Reasons for Concern with Invasive Mosquitoes

Reasons for Concern with Invasive Mosquitoes

With spring here, there continue to be reasons for concern with invasive mosquitoes. An invasive species may be defined as a living organism, including but not limited to plants, parasites, pathogens, fungi, and animals (including insects) that is nonnative to an ecosystem and begins to spread out or expand its range from the original site of introduction. Additionally, the species must have the potential to cause harm to the environment, the economy, or human health. Invasive mosquito species have been in the news lately. The Asian tiger mosquito (Aedes albopictus), first discovered in Texas in 1985, has now spread to over 1,300 counties in 40 states in the U.S. More recently in Florida (2020), the mosquito Aedes scapularis was found to be well-established in two southern counties. From a public health and quality of life perspective, there are significant reasons to be concerned about invasive mosquito species including:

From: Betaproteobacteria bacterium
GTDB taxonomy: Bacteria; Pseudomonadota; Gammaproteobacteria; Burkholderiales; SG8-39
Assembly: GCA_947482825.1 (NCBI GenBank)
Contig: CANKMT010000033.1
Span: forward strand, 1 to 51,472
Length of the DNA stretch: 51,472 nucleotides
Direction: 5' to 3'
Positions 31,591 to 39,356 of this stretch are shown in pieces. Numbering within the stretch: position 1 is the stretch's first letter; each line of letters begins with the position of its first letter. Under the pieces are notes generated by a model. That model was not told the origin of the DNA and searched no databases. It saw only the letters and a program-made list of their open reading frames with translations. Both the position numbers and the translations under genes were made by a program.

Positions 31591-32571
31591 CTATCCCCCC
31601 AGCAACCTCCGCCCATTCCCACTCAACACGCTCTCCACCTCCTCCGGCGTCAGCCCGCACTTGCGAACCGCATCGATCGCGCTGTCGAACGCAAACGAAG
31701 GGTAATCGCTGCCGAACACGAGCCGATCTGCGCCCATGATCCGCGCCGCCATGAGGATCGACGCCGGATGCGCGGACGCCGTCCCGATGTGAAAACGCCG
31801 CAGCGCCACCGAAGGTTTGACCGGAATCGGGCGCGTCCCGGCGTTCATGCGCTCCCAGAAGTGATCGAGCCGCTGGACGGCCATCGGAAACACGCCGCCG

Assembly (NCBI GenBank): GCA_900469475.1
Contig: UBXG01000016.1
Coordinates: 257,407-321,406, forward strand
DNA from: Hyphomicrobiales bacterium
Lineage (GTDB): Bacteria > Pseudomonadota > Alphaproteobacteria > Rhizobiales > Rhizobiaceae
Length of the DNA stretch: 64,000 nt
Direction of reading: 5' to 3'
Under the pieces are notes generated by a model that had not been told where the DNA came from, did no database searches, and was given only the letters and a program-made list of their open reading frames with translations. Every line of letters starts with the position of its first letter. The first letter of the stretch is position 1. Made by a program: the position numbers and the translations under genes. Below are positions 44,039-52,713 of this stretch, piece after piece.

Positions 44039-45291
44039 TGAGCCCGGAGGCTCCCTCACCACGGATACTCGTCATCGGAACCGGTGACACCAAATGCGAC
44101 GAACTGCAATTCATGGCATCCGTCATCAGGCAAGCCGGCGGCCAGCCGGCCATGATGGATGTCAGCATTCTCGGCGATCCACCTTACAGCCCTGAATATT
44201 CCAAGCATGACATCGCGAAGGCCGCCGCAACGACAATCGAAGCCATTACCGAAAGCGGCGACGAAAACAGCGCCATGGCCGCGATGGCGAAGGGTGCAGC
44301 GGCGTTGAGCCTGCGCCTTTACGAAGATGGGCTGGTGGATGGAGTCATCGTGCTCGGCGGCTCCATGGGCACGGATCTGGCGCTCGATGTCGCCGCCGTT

4 Reasons for Concern with Invasive Mosquitoes

  • Increased Annoyance. Some of these species, especially the Asian tiger mosquito, are very aggressive biters during the daytime and they can quickly ruin outdoor activities.
  • Introduction Of New Pathogens. Although not highly likely, there is the possibility that a mosquito carrying a virus or other pathogen could make its way to the U.S. via airplane, ship, or other mode of transportation. This has happened several times with malaria.
  • Endemic Disease Cycles. As invasive mosquito species establish and their population numbers increase, it is possible, and in some cases probable, that they will become involved in the endemic (regularly found) disease cycles in the U.S. such as West Nile virus.
  • Geographic Expansion. Many invasive species are easily transported during human activity, primarily due to the drought-resistant eggs they produce. Accordingly, we will undoubtedly see these mosquitoes continue to expand their range.

Invasive Mosquitoes - Additional Resources

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